ultimate tuna melts

I polled my friends and you’d be surprised how many said their go-to comfort food was a tuna fish sandwich and potato chips (in one case, the potato chips went in the sandwich!). So I knew I had to include a recipe for a tuna melt in this book that was nostalgic but better than the diner classic. My Ultimate Tuna Melts (this page) are made with really good imported tuna and have melted cheese and microgreens on top. Jeffrey’s favorite comfort food—tomato soup and a grilled cheese sandwich—was the inspiration for both my Creamy Tomato Bisque (this page) with a hint of saffron and the Cheddar & Chutney Grilled Cheese (this page). You don’t need to have a bad day to love these two together.

So, that’s what makes dishes comfort food, but I had to ask myself, what makes the recipes in this book modern?? When I’m working on a recipe, I like to start with a remembered flavor and spend time researching how the dish was traditionally made. Then, I figure out how I can update that dish—whether it’s lightening up the recipe, making it easier to cook, or simply adding more modern flavors, such as Sriracha and pomegranate. I wanted each dish in this book to feel familiar but be so much more delicious than you expected. And I realized that while comfort food is the focus of this particular book, that’s what I’m always looking for in a recipe: true home cooking but with a twist or update that makes it special enough to serve to company.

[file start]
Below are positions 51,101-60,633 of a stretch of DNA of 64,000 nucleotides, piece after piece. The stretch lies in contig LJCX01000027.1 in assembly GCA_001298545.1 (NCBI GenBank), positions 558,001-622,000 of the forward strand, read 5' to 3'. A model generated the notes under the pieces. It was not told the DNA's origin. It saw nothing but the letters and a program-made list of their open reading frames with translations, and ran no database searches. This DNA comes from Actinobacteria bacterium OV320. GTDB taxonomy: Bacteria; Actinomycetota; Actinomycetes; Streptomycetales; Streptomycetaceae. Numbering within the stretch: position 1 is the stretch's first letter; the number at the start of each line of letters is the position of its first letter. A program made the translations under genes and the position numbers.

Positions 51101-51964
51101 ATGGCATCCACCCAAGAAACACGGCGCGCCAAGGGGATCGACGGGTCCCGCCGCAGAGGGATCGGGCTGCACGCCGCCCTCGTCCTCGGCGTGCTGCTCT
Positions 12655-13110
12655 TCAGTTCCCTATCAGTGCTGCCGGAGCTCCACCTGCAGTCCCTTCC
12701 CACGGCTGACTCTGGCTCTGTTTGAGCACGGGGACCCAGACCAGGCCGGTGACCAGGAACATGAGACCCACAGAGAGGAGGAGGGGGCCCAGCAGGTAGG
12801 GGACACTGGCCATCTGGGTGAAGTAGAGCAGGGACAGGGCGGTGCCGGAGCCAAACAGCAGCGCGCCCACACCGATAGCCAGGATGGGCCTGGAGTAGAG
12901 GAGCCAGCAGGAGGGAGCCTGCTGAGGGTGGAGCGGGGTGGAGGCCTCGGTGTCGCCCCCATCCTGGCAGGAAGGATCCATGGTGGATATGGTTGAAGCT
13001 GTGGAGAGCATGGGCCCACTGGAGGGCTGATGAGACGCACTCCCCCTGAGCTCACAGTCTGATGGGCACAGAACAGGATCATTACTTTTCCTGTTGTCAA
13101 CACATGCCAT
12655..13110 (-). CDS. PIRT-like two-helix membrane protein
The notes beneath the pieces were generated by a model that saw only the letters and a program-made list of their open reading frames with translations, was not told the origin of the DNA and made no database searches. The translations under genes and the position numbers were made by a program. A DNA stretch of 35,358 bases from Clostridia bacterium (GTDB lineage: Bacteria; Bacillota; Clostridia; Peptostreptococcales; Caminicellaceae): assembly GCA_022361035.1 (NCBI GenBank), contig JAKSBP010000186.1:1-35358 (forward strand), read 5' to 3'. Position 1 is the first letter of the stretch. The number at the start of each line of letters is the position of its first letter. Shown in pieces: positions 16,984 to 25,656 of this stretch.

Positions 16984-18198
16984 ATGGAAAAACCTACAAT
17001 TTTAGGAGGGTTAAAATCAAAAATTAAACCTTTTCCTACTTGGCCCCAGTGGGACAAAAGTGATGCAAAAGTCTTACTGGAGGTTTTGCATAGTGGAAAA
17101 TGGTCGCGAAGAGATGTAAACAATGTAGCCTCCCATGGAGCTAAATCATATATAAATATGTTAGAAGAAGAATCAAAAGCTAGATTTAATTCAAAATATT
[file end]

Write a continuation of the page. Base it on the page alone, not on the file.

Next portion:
applesauce cake with bourbon raisins

For example, I wanted to make a classic beef stew, but in my experience beef stew can be pretty boring—with tough or stringy chunks of beef and a thin, bland tomato sauce. I knew it could be so much better! In order to update that American classic, I borrowed ingredients from two other dishes I love—beef Bourguignon and braised short ribs. Instead of starting by searing bacon, I used pancetta, which has a great flavor without the smokiness of bacon. Then, I swapped the usual beef chuck for boneless short ribs, which added a richness that made everything, particularly the sauce, so much more delicious. And finally, I added a bottle of good red wine and a splash of Cognac to give the sauce more depth of flavor. Now whenever I serve my Ultimate Beef Stew (this page), my guests say they’ll never make beef stew any other way again.